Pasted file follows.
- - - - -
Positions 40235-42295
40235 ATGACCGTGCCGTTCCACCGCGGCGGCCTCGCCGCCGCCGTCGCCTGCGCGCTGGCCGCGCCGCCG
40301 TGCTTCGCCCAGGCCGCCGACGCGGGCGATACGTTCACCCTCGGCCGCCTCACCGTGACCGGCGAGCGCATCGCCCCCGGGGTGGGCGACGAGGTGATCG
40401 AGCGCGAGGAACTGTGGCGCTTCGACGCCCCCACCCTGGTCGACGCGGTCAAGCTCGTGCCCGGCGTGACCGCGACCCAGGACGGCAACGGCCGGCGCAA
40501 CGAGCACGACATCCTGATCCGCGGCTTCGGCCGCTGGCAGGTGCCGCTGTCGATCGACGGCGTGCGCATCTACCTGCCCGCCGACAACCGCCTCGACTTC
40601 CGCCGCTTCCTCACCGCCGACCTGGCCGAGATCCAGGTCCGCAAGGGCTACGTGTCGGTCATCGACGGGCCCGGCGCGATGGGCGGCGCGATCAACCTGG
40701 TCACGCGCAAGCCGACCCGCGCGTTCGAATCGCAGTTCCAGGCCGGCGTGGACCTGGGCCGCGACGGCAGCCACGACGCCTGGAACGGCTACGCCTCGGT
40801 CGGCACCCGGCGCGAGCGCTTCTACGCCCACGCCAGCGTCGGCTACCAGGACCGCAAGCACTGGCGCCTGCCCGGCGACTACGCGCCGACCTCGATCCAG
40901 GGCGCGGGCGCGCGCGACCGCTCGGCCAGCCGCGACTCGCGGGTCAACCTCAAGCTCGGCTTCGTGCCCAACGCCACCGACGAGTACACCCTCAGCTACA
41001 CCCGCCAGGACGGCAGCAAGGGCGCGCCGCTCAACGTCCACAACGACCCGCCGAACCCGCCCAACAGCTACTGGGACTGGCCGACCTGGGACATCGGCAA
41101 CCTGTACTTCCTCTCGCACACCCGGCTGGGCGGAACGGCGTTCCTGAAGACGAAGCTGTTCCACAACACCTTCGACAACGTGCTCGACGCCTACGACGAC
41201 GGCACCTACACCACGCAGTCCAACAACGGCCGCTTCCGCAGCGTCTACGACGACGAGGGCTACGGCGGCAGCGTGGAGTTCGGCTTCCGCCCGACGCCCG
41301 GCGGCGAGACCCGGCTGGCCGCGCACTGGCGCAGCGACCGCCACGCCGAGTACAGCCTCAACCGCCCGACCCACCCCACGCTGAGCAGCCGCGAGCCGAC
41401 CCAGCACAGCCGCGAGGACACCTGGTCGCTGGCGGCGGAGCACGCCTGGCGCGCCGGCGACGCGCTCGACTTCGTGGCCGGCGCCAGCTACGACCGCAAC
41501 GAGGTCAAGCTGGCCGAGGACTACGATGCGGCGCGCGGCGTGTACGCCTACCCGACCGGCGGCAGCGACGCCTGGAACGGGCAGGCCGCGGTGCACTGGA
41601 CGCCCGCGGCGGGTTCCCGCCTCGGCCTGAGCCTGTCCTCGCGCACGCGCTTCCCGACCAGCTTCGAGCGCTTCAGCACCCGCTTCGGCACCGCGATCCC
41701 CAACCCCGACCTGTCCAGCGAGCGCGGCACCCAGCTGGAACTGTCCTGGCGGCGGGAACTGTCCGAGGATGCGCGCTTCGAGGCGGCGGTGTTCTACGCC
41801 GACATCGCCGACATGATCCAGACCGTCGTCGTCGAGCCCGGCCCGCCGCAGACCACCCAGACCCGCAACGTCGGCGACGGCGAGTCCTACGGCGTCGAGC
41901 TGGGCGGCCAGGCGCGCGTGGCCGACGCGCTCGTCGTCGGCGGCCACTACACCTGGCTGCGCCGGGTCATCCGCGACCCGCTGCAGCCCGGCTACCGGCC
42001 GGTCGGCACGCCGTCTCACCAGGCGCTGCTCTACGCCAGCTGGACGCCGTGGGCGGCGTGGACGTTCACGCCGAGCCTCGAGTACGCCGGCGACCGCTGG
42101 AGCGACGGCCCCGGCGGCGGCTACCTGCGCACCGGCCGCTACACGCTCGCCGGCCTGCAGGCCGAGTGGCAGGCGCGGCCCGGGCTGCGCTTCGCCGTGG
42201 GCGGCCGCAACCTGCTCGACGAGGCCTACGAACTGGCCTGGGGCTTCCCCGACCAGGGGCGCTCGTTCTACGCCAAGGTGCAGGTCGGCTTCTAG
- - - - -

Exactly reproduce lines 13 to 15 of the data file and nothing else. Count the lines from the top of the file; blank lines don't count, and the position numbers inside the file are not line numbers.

41301 GCGGCGAGACCCGGCTGGCCGCGCACTGGCGCAGCGACCGCCACGCCGAGTACAGCCTCAACCGCCCGACCCACCCCACGCTGAGCAGCCGCGAGCCGAC
41401 CCAGCACAGCCGCGAGGACACCTGGTCGCTGGCGGCGGAGCACGCCTGGCGCGCCGGCGACGCGCTCGACTTCGTGGCCGGCGCCAGCTACGACCGCAAC
41501 GAGGTCAAGCTGGCCGAGGACTACGATGCGGCGCGCGGCGTGTACGCCTACCCGACCGGCGGCAGCGACGCCTGGAACGGGCAGGCCGCGGTGCACTGGA